She talked about stem cells, organ/tissue damage, repair responses, cell differentiation, metastases, and other complex medical & scientific concepts with ease and with passion, impressing the physical and virtual audience who watched the TED.com video presentation of her lecture, which she delivered at the age of 19.
Watch the video here:
I learned about Vertes in this recent blog post, which featured summaries of/links to 10 fascinating TED talks on aging, selected for their progressive approach to untangling/combating age-related diseases and conditions. An intriguing thought is presented to readers in the intro of this piece: “Alzheimer’s, cancer, diabetes and more could eventually fade to nothing someday thanks to the painstaking research by innovative professionals.”
Vertes, who was named for her grandmother, a chemist who died of stomach cancer at the age of 44, is a cancer researcher who is currently working towards her M.D. at the University of Florida. She’s also part of an Emmy-nominated web series from NOVA, called “The Secret Life of Scientists & Engineers.” Thus far, this prodigy’s work towards an Alzheimer’s cure includes the discovery of special properties in RPI-069, a chemical compound responsible for preventing brain cell death in fruit flies; she’s also studying the correlation between stem cells and brain cancer.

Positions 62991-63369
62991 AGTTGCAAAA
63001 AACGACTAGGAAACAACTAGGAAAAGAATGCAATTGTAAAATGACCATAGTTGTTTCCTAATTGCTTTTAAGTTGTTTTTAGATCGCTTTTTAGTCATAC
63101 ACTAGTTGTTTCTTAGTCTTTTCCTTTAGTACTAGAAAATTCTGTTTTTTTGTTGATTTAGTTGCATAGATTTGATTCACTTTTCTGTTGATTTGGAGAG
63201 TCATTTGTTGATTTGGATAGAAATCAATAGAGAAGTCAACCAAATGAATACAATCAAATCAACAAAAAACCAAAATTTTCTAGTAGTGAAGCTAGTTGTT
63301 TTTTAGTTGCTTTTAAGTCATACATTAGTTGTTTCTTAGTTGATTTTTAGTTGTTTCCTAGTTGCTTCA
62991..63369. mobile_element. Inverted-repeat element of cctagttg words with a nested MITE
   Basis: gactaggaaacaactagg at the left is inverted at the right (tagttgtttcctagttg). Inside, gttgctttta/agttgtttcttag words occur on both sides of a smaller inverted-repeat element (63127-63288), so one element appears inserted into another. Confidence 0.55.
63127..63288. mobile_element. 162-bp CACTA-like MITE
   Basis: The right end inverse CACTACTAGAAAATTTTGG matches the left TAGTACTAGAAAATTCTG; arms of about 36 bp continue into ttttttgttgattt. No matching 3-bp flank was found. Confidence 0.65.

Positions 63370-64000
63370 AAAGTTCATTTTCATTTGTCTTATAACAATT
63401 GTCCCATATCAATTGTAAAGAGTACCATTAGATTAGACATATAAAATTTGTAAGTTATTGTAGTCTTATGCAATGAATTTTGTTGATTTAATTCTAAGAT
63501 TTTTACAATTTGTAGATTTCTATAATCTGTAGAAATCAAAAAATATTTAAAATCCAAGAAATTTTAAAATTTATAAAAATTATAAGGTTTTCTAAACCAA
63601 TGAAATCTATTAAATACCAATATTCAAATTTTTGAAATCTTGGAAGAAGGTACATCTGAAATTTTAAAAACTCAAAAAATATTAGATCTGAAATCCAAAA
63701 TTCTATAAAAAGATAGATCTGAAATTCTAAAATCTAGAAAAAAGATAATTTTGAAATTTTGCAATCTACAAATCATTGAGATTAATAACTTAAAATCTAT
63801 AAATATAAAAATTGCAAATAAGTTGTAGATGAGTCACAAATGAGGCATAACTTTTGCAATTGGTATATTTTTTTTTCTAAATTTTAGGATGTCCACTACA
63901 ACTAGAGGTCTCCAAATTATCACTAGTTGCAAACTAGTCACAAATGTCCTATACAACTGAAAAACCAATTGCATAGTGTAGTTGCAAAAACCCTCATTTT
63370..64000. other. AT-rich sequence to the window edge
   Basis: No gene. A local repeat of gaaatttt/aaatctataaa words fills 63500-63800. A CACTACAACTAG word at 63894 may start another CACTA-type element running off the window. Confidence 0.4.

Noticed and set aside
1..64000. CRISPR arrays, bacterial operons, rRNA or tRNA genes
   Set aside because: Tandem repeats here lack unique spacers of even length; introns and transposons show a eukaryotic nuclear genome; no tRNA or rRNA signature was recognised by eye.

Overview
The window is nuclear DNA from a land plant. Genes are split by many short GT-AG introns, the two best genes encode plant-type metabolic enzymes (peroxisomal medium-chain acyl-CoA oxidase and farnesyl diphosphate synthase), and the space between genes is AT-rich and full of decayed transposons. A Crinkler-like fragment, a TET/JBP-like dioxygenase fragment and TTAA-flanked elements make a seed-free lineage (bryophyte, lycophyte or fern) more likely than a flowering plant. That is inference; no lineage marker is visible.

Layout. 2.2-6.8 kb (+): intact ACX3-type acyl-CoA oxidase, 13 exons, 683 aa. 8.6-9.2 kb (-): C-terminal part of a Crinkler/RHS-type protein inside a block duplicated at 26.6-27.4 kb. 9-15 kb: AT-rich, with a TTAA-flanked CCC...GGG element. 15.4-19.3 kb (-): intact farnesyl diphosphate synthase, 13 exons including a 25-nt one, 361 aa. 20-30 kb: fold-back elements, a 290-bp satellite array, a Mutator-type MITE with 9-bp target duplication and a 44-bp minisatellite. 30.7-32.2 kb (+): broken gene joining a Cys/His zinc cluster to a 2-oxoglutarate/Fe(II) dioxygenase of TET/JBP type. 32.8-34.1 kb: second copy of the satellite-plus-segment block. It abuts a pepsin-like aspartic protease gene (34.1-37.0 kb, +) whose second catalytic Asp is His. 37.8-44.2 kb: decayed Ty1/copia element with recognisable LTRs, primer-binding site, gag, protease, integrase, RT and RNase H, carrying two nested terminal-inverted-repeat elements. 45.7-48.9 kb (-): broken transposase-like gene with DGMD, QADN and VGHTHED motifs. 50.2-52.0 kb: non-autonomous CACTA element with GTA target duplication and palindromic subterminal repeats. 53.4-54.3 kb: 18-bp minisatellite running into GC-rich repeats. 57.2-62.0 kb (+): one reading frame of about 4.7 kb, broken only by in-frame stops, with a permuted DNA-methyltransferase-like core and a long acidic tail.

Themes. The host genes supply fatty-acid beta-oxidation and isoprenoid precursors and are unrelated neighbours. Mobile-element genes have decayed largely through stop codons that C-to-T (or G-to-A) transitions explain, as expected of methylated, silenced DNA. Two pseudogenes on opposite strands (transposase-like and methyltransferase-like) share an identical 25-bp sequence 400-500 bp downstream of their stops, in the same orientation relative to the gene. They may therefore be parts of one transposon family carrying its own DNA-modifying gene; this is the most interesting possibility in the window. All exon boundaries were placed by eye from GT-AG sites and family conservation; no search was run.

Certainly a view of the Eva Vertes presentation gives us hope for the future of medicine, hope that devastating diseases like cancer and Alzheimer’s may eventually be a thing of the past.
In the meantime, here’s a look at some of the latest breakthroughs in the Alzheimer’s and cancer research worlds:
- Non-coding RNA may promote Alzheimer’s
- Protein in spinal fluid could predict risk for Alzheimer’s
- Discovery of a biochemical basis for broccoli’s cancer-fighting ability
- FDA approving cancer drugs faster than Europe
Currently, about 5.4 million people in the US are living with Alzheimer’s, and nearly 12 million have cancer. Want to do something about it? Participate in a clinical trial, either as a healthy volunteer or as someone living with either disease. Search for studies seeking participants at ClinicalTrials.gov.
Talk back: Do you think scientists will be able to eradicate diseases like cancer & Alzheimer’s someday?